Yet much has been written about a supposed strain in US-GCC relations during the tenure of President Barack Obama. For example, some in the GCC have expressed concern over what they have viewed as a US retrenchment away from the overall region under Obama. For instance, they cite America’s reluctance to take effective measures to bring an end the Syrian civil war that, according to some estimates, has killed more than 400,000 people, wounded nearly 2 million people more, forced 4.8 million people to flee the country, and internally displaced another 6.3 million people.
At the same time, others in the region have maintained that the “thaw” in US-Iranian relations sent the wrong message not only to Iran and other “rogue” states but also to America’s allies in the region. For example, they note that President Obama, along with five other nations, chose to pursue an agreement with Iran over its nuclear energy program.
That Obama did this was viewed throughout the GCC region as dangerous. Without adhering to the legitimate strategic and related sensitivities of Iran’s neighboring six GCC countries, the P5+1 coalition’s (representing the Five Permanent Members of the United Nations Security Council, i.e., China, France, Great Britain, Russia, and the United States, plus Germany) nuclear agreement with Iran was signed despite Tehran all the time sowing the seeds of insecurity and instability in most of the GCC countries right next door.
A North American equivalency would have been for Communist China, the Soviet Union, or some other Great Power country during the Cold War being allowed to enter into a far-reaching strategic agreement with Canada or Mexico without the United States having any direct say in either the process or the outcome.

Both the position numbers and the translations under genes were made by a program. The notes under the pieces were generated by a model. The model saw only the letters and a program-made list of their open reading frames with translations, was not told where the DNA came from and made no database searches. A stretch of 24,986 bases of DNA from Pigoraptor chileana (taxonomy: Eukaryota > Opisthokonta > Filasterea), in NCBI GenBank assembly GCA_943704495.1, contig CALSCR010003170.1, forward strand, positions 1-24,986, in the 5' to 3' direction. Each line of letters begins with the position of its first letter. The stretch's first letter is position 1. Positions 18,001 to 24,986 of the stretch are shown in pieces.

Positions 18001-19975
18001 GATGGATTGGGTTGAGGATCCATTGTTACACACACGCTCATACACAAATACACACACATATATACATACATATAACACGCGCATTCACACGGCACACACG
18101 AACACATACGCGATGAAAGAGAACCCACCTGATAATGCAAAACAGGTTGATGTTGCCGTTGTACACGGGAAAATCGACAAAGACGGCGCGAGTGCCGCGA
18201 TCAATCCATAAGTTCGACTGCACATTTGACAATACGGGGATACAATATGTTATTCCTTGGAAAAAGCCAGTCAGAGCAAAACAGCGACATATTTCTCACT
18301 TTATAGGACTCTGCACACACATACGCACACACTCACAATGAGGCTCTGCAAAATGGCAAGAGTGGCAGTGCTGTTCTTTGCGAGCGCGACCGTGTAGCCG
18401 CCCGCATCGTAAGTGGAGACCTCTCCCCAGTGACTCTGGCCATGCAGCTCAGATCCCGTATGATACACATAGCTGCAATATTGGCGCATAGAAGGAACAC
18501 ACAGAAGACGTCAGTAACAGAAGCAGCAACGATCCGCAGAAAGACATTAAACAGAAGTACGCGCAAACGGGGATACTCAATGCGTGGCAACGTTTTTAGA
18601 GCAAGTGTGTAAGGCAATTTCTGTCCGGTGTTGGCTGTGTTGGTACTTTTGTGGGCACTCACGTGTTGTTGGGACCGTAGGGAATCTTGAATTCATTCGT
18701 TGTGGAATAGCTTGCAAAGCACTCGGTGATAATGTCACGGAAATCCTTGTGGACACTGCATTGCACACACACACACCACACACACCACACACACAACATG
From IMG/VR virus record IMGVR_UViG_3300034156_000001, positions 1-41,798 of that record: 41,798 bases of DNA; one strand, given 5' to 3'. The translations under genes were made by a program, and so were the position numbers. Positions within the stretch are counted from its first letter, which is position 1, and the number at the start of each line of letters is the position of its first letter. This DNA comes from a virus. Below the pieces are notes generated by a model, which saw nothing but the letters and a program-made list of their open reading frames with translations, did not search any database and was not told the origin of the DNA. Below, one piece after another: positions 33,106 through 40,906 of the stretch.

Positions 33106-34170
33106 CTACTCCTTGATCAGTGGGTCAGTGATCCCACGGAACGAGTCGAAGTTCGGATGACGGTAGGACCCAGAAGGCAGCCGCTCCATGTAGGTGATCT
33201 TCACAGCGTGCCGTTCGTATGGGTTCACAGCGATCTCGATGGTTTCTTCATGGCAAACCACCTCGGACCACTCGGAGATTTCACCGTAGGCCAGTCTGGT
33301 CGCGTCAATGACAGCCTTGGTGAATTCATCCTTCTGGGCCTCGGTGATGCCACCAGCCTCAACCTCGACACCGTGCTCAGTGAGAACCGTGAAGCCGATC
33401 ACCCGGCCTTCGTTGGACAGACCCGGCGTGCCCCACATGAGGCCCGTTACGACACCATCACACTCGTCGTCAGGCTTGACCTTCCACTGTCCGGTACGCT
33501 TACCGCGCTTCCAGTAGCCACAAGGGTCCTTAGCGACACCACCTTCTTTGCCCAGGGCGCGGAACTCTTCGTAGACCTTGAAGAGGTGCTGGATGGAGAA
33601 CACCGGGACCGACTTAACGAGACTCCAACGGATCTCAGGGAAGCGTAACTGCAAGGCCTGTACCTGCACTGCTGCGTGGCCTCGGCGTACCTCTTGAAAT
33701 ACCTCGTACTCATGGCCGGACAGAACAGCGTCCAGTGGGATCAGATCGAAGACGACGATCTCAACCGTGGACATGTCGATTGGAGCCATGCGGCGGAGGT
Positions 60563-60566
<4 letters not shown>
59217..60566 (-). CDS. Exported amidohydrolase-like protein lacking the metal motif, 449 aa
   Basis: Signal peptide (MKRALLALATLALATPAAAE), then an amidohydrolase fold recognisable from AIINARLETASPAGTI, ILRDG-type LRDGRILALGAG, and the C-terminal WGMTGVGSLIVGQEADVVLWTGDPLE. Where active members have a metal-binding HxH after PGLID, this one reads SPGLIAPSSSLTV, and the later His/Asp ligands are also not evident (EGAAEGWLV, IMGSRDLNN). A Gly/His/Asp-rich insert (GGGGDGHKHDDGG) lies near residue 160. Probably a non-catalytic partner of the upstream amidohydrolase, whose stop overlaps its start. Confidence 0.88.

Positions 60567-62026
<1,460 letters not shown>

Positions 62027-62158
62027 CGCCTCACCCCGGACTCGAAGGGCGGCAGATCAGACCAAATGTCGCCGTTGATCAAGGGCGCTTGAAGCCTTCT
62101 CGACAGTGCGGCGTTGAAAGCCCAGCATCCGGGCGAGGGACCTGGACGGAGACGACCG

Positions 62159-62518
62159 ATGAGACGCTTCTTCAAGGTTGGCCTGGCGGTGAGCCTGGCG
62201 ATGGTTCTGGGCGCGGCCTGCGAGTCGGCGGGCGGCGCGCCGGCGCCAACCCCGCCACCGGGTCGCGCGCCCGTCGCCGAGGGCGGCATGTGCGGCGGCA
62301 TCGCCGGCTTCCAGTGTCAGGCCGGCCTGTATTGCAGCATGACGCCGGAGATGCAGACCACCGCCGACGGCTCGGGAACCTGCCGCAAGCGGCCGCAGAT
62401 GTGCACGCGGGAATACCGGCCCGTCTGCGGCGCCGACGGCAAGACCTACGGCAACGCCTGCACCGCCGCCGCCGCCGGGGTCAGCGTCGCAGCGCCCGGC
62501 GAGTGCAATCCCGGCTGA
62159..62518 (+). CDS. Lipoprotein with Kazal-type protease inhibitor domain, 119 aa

Saudi Arabia and other GCC countries, citing Iran’s most essential national documents and its officials’ proclamations aimed implicitly at destabilizing the GCC countries, had conversely argued that any American-led Great Power agreement with Iran would but embolden Tehran to meddle still further in their societies’ domestic affairs.
A Pax Britannica Redux?
This was the backdrop for the recent GCC Ministerial and Heads of State Summit in Bahrain. Among other things, it provides context and perspective for the remarkable and widely welcomed re-introduction of Great Britain’s commitment to greater GCC regional security, stability, and peace. To this end, the GCC meetings featured for the first time the signing of a strategic accord between the GCC and Great Britain.